I had the opportunity to do a lot of thinking about clothes today. I have lost some weight in the past year--to the point that my clothes are quite baggy--so I decided to go do some shopping, hoping to hit some clearance sales. Clothes were on my mind.
Since my shopping buddy got married and moved away last weekend, I was shopping alone, so I had lots of time to think. My first thought on the message of clothes came when I was wandering through Banana Republic, ungreeted and completely unbothered by the people working in the store--none of whom were familiar faces--while they assiduously greeted everyone else who came in and told them about the sale. I caught a glimpse of myself in the mirror and completely understood why I was ignored. I looked schlumpy. My two-year-old, too-big shirt and too-big cropped pants made me look more like I belonged on the "People of Walmart" site than at BR. I wandered around the store for about five minutes, unaccosted, and then left without seeing anything that even tempted me to try it on.
Next stop was the Land's End store at Sears. Again, ungreeted. Same was true at every store that I went into except J.C. Penney, where every employee you pass must greet you on pain of death. At Aldo I thought I was truly invisible. I even held a shoe for about a minute while the two people working conversed with each other a couple of feet away, until I left, at which point one said, "Thanks for coming in!" Whaat?!
So all of this was fresh in my mind when I saw, first, the woman in the skintight translucent white jeggings, low-cut shirt & platform shoes dragging the toddler through the mall. (Her outfit didn't say "MOM.") Then I saw the two women in scrubs complaining about the styles at Macys being boring and having no-style. (Unlike their scrubs? Sorry, when you wear scrubs in public I think you're either lazy or germy.) Then, as I was driving to my next stop I saw the kids leaving one of our local high schools on the first day of school, and remembered how carefully my friends and I chose our clothes for the first day. You knew that you were making that first impression for the school year. I was somewhat depressed by the array of long, baggy athletic shorts with sports sandals and flip-flops on guys, tight low-cut tops and the infernal jeggings on girls, and a general air of unkempt, I-don't-give-a-rip emanating from the students. Most of what they were wearing wouldn't have been allowed by the dress code at my public school--which didn't allow the much-in-vogue preppy, knee-length, corduroy walking shorts with matching tights when I was in high school--but, aside from that, it was lounge and recreation wear, not clothing for any activity of importance.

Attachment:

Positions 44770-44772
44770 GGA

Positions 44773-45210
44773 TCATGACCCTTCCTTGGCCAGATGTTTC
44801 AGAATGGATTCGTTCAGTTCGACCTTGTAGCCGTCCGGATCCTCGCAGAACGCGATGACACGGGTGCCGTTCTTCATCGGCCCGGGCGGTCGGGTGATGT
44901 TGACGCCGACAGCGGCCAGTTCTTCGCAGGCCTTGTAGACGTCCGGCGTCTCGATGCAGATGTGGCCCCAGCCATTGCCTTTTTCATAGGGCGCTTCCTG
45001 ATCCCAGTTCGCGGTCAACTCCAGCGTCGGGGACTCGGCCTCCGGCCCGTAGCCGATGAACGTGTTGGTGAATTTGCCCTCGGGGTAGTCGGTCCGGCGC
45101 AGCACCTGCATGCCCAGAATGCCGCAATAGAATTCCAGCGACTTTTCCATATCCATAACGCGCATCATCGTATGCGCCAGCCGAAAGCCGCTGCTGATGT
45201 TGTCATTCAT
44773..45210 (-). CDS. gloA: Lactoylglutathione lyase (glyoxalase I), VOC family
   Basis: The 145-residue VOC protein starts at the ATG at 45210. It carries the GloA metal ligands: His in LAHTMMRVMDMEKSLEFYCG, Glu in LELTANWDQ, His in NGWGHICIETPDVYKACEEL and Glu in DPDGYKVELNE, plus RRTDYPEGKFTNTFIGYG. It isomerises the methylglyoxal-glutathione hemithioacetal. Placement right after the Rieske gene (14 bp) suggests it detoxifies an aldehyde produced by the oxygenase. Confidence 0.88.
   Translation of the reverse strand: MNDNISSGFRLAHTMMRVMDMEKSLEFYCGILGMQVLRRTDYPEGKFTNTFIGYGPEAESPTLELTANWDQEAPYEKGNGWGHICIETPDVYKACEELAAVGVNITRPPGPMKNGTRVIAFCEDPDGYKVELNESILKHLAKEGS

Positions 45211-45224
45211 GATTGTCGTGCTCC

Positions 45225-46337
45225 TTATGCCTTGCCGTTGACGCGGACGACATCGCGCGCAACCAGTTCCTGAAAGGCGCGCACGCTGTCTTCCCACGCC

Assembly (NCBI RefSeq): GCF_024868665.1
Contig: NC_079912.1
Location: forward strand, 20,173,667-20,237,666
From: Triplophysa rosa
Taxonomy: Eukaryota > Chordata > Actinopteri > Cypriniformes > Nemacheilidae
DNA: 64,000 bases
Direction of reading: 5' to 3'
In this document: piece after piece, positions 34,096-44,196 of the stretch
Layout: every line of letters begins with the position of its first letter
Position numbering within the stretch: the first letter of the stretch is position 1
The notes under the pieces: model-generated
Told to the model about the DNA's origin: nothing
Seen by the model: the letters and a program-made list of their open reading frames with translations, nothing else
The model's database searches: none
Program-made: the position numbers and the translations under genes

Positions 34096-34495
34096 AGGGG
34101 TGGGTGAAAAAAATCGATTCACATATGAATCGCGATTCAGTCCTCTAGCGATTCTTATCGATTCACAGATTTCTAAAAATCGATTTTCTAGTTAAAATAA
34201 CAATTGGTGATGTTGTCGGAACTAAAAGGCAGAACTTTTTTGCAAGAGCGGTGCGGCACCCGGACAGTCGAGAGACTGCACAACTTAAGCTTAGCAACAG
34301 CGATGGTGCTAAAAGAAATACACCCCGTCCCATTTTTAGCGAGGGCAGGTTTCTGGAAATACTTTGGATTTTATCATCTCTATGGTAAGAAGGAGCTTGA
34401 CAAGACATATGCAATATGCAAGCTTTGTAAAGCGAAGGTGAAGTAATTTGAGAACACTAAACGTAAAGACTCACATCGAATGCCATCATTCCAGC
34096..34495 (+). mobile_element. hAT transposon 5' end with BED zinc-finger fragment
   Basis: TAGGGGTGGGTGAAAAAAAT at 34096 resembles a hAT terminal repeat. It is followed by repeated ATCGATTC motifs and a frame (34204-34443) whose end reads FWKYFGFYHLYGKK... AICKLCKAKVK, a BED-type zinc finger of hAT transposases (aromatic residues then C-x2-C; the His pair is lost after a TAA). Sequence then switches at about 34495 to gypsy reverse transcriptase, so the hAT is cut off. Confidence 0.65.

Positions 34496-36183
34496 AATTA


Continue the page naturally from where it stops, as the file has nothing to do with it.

My last stop was my favorite clothing store. I haven't been there often in the last eight months because my life has been crazy. But I knew that I would find something there to complete my thus-far-frustrated retail therapy. I used to know everyone who worked there, but last fall the entire staff turned over and there were no familiar faces today. So, schlumpy me walked in in one of my few non-Chico's outfits. I was soundly ignored. Completely. It wasn't until I walked up to one of the women with my arms full of clothes to try on that anyone paid the slightest bit of attention to me. And she turned me over to the other person who was working. Oh, honey, your numbers for the day wish that you hadn't done that.
It really was interesting. Usually I dress for shopping. Today I didn't. I wore my comfy, too-big clothes and my Birkenstocks. (Which any observant salesperson would have noticed were new. And adorable. Seriously.) I know clothes send a message. But I really wonder, when I'm out and about, how many people understand or even think about what their clothes are saying. My clothes today said that I either didn't care to, didn't know how to, or couldn't afford to dress in a flattering manner. I recognized that. I kind of knew it when I left home, but it was also part of the reason I needed to shop.
So what's the conclusion? I don't know. I just had to write it all down.